A solution such as a truck-mounted version of the RapidFire air-defense gun developed by KNDS and Thales may be too expensive for what it does, while laser-based solutions aren’t not yet mature, meaning missiles remain the go-to technology, though that doesn’t rule out new concepts being on show, the general said.

3. Deep fires

With artillery being key on the Ukrainian battlefield, cannons and rocket artillery will be a major topic at Eurosatory 2024, with at least 10 manufacturers showcasing their systems, Beaudouin said. Artillery needs to be long-range, increasingly mobile to deal with the drone threat, and increasingly precise, as illustrated by systems such as the French Caesar howitzer and guided artillery shells such as the U.S.-developed Excalibur and the Katana by KNDS.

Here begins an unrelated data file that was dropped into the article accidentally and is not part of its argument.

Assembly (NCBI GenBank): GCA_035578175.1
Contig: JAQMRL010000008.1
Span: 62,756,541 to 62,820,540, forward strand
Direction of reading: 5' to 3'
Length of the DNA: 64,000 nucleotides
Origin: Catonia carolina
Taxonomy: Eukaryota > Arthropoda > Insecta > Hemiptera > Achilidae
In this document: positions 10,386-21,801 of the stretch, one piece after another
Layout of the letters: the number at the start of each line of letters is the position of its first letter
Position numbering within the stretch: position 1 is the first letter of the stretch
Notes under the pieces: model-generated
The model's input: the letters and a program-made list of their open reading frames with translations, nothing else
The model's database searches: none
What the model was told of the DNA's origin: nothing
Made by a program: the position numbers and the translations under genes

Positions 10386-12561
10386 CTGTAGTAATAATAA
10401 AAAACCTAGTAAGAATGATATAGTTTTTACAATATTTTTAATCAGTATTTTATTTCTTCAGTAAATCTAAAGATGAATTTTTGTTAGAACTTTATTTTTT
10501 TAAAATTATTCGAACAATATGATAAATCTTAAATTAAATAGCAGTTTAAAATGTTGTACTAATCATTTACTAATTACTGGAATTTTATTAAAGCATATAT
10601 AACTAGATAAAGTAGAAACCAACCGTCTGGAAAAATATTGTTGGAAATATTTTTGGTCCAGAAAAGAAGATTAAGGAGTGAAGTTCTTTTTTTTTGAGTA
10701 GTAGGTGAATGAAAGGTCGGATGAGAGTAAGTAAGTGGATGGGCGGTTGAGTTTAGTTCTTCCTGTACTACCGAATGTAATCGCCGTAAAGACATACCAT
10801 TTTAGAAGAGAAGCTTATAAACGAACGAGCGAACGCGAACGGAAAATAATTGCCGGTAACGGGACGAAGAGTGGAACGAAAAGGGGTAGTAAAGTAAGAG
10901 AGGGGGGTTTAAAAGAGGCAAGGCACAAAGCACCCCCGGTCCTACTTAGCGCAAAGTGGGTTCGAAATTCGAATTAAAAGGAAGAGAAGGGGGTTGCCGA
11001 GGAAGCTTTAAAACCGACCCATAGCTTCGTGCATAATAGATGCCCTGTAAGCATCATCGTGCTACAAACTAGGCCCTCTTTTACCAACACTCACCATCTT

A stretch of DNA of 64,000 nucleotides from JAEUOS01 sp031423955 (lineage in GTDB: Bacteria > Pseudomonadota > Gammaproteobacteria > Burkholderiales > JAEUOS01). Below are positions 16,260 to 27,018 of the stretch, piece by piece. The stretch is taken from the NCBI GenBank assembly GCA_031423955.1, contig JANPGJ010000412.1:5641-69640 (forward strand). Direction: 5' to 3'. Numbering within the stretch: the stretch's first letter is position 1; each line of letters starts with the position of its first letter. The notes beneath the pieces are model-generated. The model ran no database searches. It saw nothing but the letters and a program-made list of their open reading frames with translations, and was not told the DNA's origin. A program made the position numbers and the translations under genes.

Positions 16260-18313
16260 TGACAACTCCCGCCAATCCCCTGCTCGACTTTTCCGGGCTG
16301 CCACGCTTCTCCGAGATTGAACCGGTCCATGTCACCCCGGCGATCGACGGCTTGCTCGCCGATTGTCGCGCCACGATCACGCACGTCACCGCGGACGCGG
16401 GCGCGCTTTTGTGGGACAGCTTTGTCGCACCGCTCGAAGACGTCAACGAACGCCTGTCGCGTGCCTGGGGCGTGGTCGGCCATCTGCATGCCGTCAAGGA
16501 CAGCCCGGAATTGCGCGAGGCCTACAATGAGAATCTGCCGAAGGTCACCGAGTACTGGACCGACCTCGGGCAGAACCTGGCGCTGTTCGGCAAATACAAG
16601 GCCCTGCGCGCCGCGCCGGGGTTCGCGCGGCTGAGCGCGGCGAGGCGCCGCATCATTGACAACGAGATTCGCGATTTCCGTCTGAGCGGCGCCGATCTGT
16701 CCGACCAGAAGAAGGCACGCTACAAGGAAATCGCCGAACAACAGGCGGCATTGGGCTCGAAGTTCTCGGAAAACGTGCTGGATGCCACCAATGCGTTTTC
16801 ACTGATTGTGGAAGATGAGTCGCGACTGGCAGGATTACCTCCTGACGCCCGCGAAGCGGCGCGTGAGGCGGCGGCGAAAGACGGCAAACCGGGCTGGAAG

The show will feature a M142 HIMARS rocket launcher, and Beaudouin said he’s looking forward to seeing what equivalent solutions will be showcased by European companies including France’s Safran and Thales.

4. Dealing with mines

The war in Ukraine has also put mine clearance back in focus, after European armies had overlooked that capability in the context of a ban on anti-personnel mines and minefields becoming socially less acceptable, according to the Eurosatory boss. While anti-personnel mines are banned at the show, as are cluster munitions, there is “real demand” for capabilities to detect mines and breach minefields.